The Birth of Freedom: A Haggadah Companion for 5783
In response to the situation in Israel over the past few months, I have created a companion document for the Haggadah, that speaks directly to this moment. It is suitable both for those who are here in Israel, and anyone around the world who feels connected to what is happening here.
The companion is called The Birth of Freedom, and for each section of the Haggadah, it provides teachings from our sages and mystics, and prompts for reflection, conversation or creative expression.
These teachings and prompts connect the universal human quest for freedom and the specific details of what is happening in Israel at the moment.
The goal of the companion is to help us as individuals, and also as a people, find ourselves in the story of the Exodus from Egypt, to enable us to experience true and deep liberation, within and without.
The following excerpts are from the Maggid section of the companion, during which we tell the story of our slavery in Egypt, and our departure.
* * *
We were slaves to Pharaoh in the land of Egypt.
And the Eternal, our G!d,
Took us out from there with a strong hand and an outstretched forearm.
And if the blessed Holy One had not taken our ancestors from Egypt,
We and our children and our children’s children
Would still be enslaved to Pharaoh in Egypt.
And even if we were all sages, all discerning,
All elders, all knowledgeable about the Torah,
It would be a mitzvah (commandment or connection) for us
To tell the story of leaving Mitzrayim.
And the more anyone speaks about leaving Mitzrayim,
The more they are praiseworthy.
What is one story of your own, personal liberation, that you have already experienced?
What has been a Mitzrayim for you, and how have you left it behind?
And what is the Mitzrayim that we now face together, as citizens of this young country or as members of Am Yisrael?
How might we support each other in walking towards freedom?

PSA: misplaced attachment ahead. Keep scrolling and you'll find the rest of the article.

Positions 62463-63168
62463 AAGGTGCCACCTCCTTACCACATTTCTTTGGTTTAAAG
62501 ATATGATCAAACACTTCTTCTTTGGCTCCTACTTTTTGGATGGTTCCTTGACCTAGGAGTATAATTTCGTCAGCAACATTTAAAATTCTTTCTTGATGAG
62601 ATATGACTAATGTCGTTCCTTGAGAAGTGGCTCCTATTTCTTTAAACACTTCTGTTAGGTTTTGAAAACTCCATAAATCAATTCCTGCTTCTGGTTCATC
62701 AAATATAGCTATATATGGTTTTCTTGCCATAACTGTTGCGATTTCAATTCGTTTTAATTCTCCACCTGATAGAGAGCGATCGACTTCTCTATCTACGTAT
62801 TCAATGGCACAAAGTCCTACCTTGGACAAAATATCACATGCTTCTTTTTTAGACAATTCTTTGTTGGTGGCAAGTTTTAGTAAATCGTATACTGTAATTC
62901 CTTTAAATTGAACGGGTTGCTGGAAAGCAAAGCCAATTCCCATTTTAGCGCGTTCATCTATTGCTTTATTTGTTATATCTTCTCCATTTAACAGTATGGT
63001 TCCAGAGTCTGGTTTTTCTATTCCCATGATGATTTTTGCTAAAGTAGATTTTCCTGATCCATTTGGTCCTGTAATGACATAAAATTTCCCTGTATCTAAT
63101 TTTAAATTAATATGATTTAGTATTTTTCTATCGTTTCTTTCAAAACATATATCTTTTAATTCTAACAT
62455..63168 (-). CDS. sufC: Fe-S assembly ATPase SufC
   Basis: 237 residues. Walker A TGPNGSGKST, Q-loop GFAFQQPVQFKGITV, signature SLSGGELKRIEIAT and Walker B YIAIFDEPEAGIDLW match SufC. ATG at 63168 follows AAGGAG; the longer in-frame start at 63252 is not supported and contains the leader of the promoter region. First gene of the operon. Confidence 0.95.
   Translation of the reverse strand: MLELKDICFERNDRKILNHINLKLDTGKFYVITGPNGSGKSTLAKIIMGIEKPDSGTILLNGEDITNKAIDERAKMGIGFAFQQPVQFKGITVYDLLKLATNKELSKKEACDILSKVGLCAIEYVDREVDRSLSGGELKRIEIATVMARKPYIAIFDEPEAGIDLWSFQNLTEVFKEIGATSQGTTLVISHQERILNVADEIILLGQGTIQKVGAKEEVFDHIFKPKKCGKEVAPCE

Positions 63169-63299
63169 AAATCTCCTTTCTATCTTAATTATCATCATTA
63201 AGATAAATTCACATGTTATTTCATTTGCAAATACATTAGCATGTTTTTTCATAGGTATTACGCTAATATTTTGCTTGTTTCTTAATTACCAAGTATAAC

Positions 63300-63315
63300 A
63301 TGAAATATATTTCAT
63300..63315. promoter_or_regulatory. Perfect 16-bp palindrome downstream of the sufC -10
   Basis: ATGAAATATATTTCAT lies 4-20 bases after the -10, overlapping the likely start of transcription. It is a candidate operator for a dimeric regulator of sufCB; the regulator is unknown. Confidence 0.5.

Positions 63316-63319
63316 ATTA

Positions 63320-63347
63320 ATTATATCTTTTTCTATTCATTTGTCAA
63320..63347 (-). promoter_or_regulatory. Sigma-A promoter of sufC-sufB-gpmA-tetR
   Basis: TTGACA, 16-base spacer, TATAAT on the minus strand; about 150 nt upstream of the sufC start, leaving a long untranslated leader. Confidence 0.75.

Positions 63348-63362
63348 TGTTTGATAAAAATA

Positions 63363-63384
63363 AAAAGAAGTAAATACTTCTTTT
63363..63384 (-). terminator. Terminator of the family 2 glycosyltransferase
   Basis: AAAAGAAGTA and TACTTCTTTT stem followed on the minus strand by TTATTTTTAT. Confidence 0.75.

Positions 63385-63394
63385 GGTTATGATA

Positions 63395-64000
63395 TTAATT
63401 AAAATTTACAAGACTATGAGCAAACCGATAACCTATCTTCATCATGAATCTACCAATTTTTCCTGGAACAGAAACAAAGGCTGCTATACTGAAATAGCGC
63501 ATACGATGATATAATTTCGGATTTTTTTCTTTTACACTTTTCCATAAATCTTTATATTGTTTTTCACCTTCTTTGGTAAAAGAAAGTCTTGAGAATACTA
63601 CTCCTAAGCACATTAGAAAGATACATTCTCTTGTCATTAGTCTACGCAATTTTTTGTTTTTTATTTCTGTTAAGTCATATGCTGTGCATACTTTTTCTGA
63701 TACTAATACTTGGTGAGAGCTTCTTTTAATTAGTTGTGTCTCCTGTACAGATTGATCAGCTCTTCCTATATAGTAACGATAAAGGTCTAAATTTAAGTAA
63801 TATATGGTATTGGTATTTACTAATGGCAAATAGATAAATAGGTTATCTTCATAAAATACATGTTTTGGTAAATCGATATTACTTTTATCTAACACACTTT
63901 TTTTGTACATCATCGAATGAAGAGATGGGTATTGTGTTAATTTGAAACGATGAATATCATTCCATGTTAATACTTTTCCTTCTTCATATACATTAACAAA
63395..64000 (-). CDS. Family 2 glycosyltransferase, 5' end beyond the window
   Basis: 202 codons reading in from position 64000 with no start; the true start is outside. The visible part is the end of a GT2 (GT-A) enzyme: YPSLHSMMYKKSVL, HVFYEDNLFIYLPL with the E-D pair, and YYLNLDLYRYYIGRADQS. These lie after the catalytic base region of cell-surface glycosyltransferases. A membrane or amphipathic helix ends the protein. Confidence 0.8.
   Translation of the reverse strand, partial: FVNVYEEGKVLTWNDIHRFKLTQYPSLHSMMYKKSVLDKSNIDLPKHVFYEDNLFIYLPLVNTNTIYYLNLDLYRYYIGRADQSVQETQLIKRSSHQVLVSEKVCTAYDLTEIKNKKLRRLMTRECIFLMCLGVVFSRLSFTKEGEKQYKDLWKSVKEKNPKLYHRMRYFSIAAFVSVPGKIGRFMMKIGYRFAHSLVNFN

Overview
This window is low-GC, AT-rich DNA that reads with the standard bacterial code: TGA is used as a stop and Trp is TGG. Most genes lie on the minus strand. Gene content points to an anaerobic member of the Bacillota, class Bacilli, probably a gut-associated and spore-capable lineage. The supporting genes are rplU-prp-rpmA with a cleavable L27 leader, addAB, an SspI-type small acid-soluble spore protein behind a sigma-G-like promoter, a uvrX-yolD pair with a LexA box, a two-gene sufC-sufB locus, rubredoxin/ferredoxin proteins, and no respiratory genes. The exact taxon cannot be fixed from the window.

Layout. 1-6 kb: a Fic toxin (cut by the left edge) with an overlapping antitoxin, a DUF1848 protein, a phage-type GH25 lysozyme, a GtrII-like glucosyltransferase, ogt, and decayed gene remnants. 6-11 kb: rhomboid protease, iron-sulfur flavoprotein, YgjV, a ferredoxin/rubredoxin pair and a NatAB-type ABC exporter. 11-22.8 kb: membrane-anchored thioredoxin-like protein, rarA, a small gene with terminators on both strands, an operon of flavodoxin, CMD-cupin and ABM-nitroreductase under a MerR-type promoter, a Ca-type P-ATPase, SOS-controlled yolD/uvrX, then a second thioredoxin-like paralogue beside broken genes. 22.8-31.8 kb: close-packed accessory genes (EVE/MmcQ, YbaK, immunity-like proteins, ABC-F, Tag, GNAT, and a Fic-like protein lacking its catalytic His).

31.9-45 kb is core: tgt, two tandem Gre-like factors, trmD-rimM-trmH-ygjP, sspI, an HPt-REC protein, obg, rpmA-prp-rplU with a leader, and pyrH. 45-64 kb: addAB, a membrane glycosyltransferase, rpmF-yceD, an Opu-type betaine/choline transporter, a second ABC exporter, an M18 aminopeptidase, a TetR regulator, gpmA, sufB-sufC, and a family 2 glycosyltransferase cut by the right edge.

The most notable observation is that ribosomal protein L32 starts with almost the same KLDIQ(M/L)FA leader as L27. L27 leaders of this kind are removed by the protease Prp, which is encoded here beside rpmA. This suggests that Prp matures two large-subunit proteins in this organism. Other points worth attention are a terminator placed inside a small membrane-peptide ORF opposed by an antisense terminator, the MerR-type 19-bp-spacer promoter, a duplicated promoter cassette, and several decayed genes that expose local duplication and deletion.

מִתְּחִלָּה עוֹבְדֵי עֲבוֹדָה זָרָה הָיוּ אֲבוֹתֵינוּ
Originally, our ancestors were idol worshipers.
And now, the Omnipresent has brought us close to His service, as it says:
“Yehoshua said to the entire people, so said the Eternal, G!d of Israel,
‘Your ancestors always dwelled beyond the River [Euphrates],
Terach the father of Avraham and the father of Nachor,
And they worshiped other gods.
And I took your father, Avraham,
From beyond the river and I led him through the entire land of Canaan,
And I increased his seed and I gave him Yitzchak.
And I gave to Yitzchak, Ya’akov and Esav;
And I gave to Esav Mount Seir, to inherit it;
And Ya’akov and his children went down to Mitzrayim’” (Joshua 24:2-4).
In Olat Re’iyah, R’ Avraham Yitzchak Kook (1865 – 1935) offers a surprising and radical explanation of why the Haggadah mentions our idolatrous ancestors at this point.
Rav Kook boldly asserts that our ancestors’ capacity for imagination and their celebration of physical vitality are tremendous assets, which we, their descendants, need to refine and channel into our service of the Infinite One and life itself.
In more recent times, what are some of the idols that our ancestors, or we ourselves, have worshipped?
To what have we ascribed greater significance or power than was warranted?
When and how have we mistaken effect for Cause, creation for Creator, messenger for Source?
And if so, as we all surely have, what would it mean to find the holy spark within these mistakes, to refine them and to bring them into our service of the Oneness?
Were these mistaken acts of worship expressing a deep need or desire, which deserves to be acknowledged, refined, and expressed in a healthy way?
To download the PDF of the Haggadah Companion, The Birth of Freedom, please click here.